The GRE General Test is used broadly by graduate and business schools to screen applicants. Some schools may require applicants to take GRE Subject Tests, which measure their knowledge in particular fields of study. These subject areas may include physics, psychology, biology, literature in English, and chemistry. GRE Subject Test areas of focus are not always static; tests have been discontinued for topics such as computer science and biochemistry, though the scores from previously taken tests remain reportable.
Although most business schools prefer that applicants attempt the GMAT before applying for an MBA program, many business schools will also accept GRE scores as an equivalent. The exam consists of several sections including writing, verbal, quantitative and experimental.
The GRE does measure a test taker's skills in vocabulary, as opposed to the GMAT, which focuses more on mathematical ability. Many business schools, including the top business schools in the US, accept the GRE as an entrance exam for their MBA programs.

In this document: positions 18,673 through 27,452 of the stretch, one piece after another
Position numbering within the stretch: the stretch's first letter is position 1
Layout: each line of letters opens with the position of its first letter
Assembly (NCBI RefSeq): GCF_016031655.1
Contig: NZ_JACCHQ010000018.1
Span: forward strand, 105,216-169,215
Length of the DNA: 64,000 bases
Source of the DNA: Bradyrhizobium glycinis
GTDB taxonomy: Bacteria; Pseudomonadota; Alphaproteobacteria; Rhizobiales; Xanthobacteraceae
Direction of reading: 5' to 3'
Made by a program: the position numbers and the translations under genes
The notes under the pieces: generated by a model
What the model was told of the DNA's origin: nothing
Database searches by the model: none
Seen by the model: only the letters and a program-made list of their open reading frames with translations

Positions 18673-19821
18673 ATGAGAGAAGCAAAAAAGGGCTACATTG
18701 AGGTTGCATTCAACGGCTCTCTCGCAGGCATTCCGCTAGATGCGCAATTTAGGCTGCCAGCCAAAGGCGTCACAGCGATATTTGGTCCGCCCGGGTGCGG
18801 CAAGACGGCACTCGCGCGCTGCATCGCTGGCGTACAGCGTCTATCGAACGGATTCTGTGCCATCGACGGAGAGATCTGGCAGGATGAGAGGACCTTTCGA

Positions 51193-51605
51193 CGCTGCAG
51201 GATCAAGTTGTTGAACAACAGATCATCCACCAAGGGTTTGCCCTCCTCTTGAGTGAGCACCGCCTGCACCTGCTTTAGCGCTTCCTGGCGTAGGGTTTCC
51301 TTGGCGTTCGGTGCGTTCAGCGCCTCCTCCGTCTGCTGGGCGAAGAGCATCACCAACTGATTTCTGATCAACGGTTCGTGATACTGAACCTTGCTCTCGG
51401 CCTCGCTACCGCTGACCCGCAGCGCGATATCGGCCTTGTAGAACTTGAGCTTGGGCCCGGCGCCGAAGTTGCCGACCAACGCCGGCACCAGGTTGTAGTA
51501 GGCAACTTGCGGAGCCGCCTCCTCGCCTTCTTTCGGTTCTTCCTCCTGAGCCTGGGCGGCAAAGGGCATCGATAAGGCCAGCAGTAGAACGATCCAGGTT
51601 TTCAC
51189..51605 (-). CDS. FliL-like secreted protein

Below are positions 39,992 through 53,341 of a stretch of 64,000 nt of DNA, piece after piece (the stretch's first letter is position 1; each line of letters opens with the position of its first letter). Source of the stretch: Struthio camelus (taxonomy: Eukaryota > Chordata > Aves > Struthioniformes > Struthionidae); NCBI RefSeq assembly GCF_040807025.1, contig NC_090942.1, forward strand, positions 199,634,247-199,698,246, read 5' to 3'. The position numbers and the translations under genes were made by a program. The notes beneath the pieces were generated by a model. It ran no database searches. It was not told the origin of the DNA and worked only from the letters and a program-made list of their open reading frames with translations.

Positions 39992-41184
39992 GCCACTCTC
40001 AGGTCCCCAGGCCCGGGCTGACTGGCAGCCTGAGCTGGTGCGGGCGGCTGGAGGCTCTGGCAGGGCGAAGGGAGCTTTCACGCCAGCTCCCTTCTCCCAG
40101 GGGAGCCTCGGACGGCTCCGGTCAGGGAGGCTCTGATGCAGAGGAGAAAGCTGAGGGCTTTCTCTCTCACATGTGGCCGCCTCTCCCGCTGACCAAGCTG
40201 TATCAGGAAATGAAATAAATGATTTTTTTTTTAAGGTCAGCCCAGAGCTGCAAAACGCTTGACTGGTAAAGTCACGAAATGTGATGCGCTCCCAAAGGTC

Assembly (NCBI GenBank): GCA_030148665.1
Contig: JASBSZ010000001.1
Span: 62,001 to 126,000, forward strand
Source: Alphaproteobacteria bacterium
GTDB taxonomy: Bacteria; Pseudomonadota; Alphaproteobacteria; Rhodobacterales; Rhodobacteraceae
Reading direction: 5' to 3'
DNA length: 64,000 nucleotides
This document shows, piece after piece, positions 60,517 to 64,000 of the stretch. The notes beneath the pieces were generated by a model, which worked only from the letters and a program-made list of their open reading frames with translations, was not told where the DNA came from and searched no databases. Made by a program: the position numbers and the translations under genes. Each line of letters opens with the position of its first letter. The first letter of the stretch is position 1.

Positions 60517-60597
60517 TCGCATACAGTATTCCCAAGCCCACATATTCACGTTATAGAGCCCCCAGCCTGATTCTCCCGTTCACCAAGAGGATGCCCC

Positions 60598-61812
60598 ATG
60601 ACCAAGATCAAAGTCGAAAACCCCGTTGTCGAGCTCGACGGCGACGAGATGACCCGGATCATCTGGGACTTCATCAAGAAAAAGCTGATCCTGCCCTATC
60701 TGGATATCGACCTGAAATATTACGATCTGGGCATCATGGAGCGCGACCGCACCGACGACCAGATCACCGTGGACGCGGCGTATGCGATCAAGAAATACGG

To get a better idea of typical scores for the GRE, here are the exam scores for the top 10 business schools in the U.S.
|GRE Scores for the Top 10 Business Schools|
|Ranking||Business School||Mean GRE Verbal||Mean GRE Quant|
|1||University of Pennsylvania (Wharton)||163||162|
|3||Harvard University||165 (median)||163 (median)|
|3||Massachusetts Institute of Technology (Sloan)||158-169 (middle 80%)||154-169 (middle 80%)|
|3||University of Chicago (Booth)||n/a||168|
|6||Northwestern University (Kellogg)||n/a||n/a|
|6||University of California at Berkeley (Haas)||165||164|